As already observed, there was a clear lacuna inasmuch as the legislature had inadvertently failed to make a specific provision for rectification of any mistakes by the Tribunal in respect of any matter arising out of an appeal disposed of by it. The logical result, therefore, which could flow from such omission by the legislature, albeit inadvertently, would be that neither the period of four years under section 20 of the Excess Profits Tax Act nor the period of four years provided under section 35 of the Income-tax Act, 1922, will as such apply to the entertainment of an application by the Tribunal for rectification of a mistake which has inadvertently been committed by itself.
The Supreme Court in Shivdeo Singh v. State of Punjab has held that 'the power of review which inheres in every court of plenary jurisdiction to prevent miscarriage of justice or to correct grave and palpable errors committed by it.' The power of the Tribunal in dealing with the orders of the Appellate Assistant Commissioner is sufficiently wide and has been so expressed under section 33(4) of the Indian Income-tax Act, 1922. It has been held by this court in Sri Bhagwan Radha Kishen v. Commissioner of Income-tax that the Tribunal has inherent powers to set aside an order deciding an appeal on wrong grounds; even if rule 24 may not give that power, the inherent jurisdiction for setting right the injustice is there. In Oriental Building and Furnishing Company v. Commissioner of Income-tax it has been held that the Tribunal has plenary jurisdiction. Thus, according to the decision of the Supreme Court, all courts of plenary jurisdiction have an inherent jurisdiction to rectify manifest and palpable mistakes. A fortiori the Tribunal has an inherent jurisdiction to rectify its mistakes. Therefore, the Tribunals order rejecting the application of the petitioner on the ground that it was barred by limitation is manifestly unsustainable in law.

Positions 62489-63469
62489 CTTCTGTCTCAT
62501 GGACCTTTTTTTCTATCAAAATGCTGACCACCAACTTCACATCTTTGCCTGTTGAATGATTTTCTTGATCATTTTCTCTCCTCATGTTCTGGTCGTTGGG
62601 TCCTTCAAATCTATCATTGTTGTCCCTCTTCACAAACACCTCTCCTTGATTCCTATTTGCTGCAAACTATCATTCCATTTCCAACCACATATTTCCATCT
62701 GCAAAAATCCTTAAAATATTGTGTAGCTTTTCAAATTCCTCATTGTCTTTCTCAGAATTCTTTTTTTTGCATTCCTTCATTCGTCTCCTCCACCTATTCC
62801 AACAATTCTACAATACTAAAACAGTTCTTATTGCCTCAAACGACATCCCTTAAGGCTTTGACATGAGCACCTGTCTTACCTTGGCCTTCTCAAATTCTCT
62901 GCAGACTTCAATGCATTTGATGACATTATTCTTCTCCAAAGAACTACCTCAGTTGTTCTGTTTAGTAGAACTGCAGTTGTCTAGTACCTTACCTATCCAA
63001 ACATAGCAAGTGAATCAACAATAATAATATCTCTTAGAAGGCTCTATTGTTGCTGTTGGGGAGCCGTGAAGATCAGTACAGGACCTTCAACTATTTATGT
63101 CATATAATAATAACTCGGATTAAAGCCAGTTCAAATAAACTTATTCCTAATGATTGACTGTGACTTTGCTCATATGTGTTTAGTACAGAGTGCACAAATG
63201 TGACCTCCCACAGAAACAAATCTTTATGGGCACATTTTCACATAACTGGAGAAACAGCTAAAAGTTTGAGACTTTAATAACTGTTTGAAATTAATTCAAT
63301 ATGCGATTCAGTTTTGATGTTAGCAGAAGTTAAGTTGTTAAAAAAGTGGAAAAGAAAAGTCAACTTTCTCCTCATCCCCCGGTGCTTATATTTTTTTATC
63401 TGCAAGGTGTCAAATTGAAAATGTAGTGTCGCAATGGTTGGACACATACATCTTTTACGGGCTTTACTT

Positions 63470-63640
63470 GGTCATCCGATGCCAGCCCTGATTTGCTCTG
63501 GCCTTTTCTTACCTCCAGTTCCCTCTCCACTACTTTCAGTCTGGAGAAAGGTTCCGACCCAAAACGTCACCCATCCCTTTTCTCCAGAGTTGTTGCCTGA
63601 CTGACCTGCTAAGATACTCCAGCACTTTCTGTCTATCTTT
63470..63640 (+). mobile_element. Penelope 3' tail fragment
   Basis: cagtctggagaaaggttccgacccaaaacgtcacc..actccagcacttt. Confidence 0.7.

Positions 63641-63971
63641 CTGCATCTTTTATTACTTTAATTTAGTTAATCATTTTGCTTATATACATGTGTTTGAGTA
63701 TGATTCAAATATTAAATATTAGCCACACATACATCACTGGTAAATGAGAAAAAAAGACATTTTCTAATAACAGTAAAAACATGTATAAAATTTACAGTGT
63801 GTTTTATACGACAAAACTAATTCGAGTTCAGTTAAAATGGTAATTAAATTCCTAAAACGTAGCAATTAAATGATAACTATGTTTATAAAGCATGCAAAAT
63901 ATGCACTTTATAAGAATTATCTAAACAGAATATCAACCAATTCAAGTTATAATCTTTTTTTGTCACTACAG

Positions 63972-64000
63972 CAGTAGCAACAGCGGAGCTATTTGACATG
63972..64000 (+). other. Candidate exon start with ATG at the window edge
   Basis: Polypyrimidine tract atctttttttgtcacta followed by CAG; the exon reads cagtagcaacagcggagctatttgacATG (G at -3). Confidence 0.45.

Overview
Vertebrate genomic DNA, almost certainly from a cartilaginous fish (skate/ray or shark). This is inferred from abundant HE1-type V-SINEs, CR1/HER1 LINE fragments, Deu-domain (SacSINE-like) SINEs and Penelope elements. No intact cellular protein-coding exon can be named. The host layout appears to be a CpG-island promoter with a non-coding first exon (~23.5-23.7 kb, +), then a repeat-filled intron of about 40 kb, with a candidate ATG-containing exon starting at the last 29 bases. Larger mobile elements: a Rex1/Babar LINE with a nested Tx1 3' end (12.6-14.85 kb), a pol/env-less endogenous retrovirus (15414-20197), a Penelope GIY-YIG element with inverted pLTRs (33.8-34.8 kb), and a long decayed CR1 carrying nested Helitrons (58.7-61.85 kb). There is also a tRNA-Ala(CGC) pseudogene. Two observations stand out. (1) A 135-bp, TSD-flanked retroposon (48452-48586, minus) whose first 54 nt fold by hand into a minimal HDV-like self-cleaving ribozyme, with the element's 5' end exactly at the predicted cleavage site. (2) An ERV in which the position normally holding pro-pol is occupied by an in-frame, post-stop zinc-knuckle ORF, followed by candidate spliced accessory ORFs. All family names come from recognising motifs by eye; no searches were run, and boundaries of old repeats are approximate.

The only other question which remains to be considered is whether the petitioner can be said to have been guilty of laches so as to make it difficult, if not impossible, for this court in the exercise of its extraordinary writ jurisdiction to remedy the manifest mistake in not disposing of a ground of appeal, which was taken and argued before it. A perusal of the affidavit filed shows that the petitioner was all along diligently pursuing some remedy or other, though the petitioner may not have followed the correct remedy. The excess profits tax appeals were disposed of by the Tribunal on 24th April, 1951. Substantial relief in the income-tax appeals and, consequently, in the excess profit tax appeals was granted. Reference applications under section 66(1) were filed, though no question regarding the standard profits and necessary adjustment was raised. These applications were rejected. Applications under section 66(2) were thereafter filed and these were allowed by an order dated April 19, 1956. While these applications under section 66(2) were pending and before the period of four years had expired, the petitioner had applied on 11th March, 1954, to the Central Board of Revenue that in giving effect to the Appellate Tribunals order the necessary capital adjustment be made and standard profits be recomputed. By a letter dated 25th May, 1956, the Commissioner of Income-tax wrote to the petitioner that his petition dated 11th March, 1954, addressed to the Central Board of Revenue and the subsequent petition dated the 24th May, 1954, addressed to the Income-tax Officer stood rejected and that the Commissioner did not see any justification for re-opening the assessment which had been closed and had become final. In order to glean a clear picture as to whether the petitioner was active or only sleeping the facts may conveniently be recapitulate :